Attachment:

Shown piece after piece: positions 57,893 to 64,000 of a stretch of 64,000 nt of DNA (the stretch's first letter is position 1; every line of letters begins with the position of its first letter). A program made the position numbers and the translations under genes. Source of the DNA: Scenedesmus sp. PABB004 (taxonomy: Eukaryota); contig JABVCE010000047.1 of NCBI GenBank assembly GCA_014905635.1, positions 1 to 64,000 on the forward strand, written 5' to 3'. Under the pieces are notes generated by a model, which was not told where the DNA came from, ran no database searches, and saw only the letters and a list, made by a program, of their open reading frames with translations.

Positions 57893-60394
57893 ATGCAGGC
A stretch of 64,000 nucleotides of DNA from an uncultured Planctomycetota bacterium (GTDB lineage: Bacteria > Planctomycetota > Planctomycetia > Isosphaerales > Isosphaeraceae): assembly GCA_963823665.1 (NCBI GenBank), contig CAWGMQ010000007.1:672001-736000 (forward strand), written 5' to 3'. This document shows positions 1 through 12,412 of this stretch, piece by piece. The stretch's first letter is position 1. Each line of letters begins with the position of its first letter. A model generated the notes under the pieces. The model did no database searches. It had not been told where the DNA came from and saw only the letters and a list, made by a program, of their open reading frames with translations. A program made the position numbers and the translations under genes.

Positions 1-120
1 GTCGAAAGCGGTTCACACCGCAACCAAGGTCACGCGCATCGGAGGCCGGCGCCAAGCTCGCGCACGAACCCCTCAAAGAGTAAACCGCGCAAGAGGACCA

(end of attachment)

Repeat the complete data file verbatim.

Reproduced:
Shown piece after piece: positions 57,893 to 64,000 of a stretch of 64,000 nt of DNA (the stretch's first letter is position 1; every line of letters begins with the position of its first letter). A program made the position numbers and the translations under genes. Source of the DNA: Scenedesmus sp. PABB004 (taxonomy: Eukaryota); contig JABVCE010000047.1 of NCBI GenBank assembly GCA_014905635.1, positions 1 to 64,000 on the forward strand, written 5' to 3'. Under the pieces are notes generated by a model, which was not told where the DNA came from, ran no database searches, and saw only the letters and a list, made by a program, of their open reading frames with translations.

Positions 57893-60394
57893 ATGCAGGC
A stretch of 64,000 nucleotides of DNA from an uncultured Planctomycetota bacterium (GTDB lineage: Bacteria > Planctomycetota > Planctomycetia > Isosphaerales > Isosphaeraceae): assembly GCA_963823665.1 (NCBI GenBank), contig CAWGMQ010000007.1:672001-736000 (forward strand), written 5' to 3'. This document shows positions 1 through 12,412 of this stretch, piece by piece. The stretch's first letter is position 1. Each line of letters begins with the position of its first letter. A model generated the notes under the pieces. The model did no database searches. It had not been told where the DNA came from and saw only the letters and a list, made by a program, of their open reading frames with translations. A program made the position numbers and the translations under genes.

Positions 1-120
1 GTCGAAAGCGGTTCACACCGCAACCAAGGTCACGCGCATCGGAGGCCGGCGCCAAGCTCGCGCACGAACCCCTCAAAGAGTAAACCGCGCAAGAGGACCA